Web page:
Enforcement of an arbitral peremptory order by the court
Section 41(5) of the Arbitration Act 1996 provides that: "If without showing sufficient cause a party fails to comply with any order or directions of the tribunal, the tribunal may make a peremptory order to the same effect, prescribing such time for compliance with it as the tribunal considers appropriate". If the arbitrators make a peremptory order but cannot then enforce it, section 42 of the Act provides that (unless otherwise agreed by the parties), the court may make an order requiring a party to comply with a peremptory order made by the tribunal. One of the arguments raised by the respondents in this case was that section 41(5) only applies where a party fails to comply with an order to do something which is "necessary for the proper and expeditious conduct of the arbitration". This argument was based on section 41(1) of the Act which provides that the parties are free to agree on the powers of the tribunal if a party fails to do something necessary for the proper and expeditious conduct of the arbitral proceedings and so, it was submitted, those were the only powers which the parties are free to agree. It was therefore argued that since the peremptory order here – namely, to pay a sum of money to the claimant (which was not security for costs or an interim payment of costs)– did not fall within that definition, the court had no discretion to enforce it.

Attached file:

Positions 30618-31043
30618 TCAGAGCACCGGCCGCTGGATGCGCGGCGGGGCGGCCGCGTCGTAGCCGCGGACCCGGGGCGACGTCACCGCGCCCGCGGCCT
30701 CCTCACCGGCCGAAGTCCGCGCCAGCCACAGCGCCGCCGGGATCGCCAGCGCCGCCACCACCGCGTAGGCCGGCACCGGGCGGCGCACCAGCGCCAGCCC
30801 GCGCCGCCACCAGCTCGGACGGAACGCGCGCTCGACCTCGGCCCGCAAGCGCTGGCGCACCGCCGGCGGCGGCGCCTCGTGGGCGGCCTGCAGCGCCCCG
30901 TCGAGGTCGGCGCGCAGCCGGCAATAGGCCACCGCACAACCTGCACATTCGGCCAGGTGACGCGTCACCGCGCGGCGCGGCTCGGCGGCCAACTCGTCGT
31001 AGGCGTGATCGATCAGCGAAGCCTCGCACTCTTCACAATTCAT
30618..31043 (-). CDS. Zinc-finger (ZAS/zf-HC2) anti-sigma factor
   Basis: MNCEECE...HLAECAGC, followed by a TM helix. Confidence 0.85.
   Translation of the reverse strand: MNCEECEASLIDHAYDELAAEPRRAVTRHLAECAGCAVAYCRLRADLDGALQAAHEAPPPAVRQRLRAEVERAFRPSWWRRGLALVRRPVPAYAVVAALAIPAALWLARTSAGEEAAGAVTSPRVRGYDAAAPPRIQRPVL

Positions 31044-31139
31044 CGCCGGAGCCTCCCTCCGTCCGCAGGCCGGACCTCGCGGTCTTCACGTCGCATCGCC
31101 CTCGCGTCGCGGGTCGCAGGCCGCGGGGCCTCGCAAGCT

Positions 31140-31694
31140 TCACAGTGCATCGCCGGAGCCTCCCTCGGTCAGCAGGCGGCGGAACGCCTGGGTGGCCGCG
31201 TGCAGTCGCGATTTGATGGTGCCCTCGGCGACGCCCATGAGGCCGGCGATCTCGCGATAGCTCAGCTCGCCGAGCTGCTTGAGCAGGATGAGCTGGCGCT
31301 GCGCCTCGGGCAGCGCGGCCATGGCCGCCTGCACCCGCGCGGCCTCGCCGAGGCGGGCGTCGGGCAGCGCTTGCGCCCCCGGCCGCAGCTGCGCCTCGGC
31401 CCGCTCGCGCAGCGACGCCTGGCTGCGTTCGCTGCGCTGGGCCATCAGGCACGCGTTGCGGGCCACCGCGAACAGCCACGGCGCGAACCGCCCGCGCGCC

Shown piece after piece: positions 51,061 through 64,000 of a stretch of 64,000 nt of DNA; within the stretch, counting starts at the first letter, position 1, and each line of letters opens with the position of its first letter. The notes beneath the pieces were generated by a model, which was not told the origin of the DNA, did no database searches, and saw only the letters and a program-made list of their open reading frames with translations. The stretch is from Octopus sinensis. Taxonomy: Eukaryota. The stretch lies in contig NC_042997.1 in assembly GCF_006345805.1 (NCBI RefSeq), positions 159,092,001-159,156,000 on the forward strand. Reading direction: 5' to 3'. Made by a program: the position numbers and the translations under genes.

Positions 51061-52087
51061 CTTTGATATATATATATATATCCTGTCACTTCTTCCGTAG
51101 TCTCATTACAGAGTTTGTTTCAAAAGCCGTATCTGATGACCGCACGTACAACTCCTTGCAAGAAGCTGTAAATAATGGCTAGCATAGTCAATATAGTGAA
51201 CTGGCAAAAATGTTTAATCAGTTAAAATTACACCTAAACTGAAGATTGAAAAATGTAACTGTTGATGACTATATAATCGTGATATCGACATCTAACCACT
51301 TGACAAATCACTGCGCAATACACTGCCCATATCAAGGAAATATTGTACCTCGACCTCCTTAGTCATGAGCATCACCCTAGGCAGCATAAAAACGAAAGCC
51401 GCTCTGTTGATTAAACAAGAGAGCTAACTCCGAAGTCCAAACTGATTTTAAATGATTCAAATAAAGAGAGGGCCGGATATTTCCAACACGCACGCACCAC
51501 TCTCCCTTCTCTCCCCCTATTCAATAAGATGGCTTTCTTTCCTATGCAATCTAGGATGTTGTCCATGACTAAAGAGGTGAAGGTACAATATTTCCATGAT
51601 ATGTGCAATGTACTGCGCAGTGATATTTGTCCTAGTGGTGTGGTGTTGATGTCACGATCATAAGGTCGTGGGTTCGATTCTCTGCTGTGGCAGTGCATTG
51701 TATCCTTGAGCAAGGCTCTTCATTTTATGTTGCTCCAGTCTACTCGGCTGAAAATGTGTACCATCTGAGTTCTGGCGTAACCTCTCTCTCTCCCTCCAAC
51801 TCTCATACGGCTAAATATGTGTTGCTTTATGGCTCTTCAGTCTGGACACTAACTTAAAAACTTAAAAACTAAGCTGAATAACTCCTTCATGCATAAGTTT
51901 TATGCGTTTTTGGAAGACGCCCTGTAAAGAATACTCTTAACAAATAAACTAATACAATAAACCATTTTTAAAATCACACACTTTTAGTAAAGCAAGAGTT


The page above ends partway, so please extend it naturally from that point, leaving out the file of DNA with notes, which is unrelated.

That argument was rejected by Burton J: "In this case the parties clothed the Arbitrators with a power to enforce their orders, if necessary by a peremptory order, and including an order for the payment of money. Although the proper and expeditious conduct of an arbitration would normally include the parties' compliance with any order which the tribunal may make, nevertheless it is clear that, although arbitrators will in fact be making orders which they consider necessary for the proper and expeditious conduct of the arbitral proceedings, not every breach of every order will lead to a peremptory order – there must clearly be room for de minimis. I do not however consider that it is a requirement for arbitrators in making every order to spell out either that the order they are making is so necessary, or, once the order is made and a party persists in not complying with it, that it is necessary for the proper and expeditious conduct of the arbitration that the party should so comply".
Here, the interim measures order had been necessary to maintain the parties' status quo, and when that order was not complied with, a further peremptory order was required for the proper and expeditious conduct of the arbitration. Accordingly, the court would exercise its discretion to enforce it.